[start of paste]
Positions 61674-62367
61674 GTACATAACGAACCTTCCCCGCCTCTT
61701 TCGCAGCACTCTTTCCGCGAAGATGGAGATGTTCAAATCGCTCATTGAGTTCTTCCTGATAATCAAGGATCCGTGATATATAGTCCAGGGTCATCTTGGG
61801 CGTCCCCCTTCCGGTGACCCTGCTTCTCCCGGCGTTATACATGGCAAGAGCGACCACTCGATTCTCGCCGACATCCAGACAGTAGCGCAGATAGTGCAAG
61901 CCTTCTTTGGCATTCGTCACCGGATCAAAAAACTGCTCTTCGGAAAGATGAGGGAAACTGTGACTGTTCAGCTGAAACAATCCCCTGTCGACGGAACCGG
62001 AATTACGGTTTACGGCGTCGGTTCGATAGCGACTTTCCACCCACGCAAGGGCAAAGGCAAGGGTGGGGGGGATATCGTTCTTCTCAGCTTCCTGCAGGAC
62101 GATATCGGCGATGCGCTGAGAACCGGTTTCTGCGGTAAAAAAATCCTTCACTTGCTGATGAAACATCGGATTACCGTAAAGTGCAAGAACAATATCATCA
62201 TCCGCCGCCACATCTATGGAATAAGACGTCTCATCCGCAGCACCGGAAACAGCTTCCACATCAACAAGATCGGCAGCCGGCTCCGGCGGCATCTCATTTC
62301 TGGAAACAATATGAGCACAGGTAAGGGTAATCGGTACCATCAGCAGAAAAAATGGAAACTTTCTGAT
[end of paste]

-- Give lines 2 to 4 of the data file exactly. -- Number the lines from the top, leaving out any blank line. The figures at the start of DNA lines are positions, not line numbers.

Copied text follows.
61674 GTACATAACGAACCTTCCCCGCCTCTT
61701 TCGCAGCACTCTTTCCGCGAAGATGGAGATGTTCAAATCGCTCATTGAGTTCTTCCTGATAATCAAGGATCCGTGATATATAGTCCAGGGTCATCTTGGG
61801 CGTCCCCCTTCCGGTGACCCTGCTTCTCCCGGCGTTATACATGGCAAGAGCGACCACTCGATTCTCGCCGACATCCAGACAGTAGCGCAGATAGTGCAAG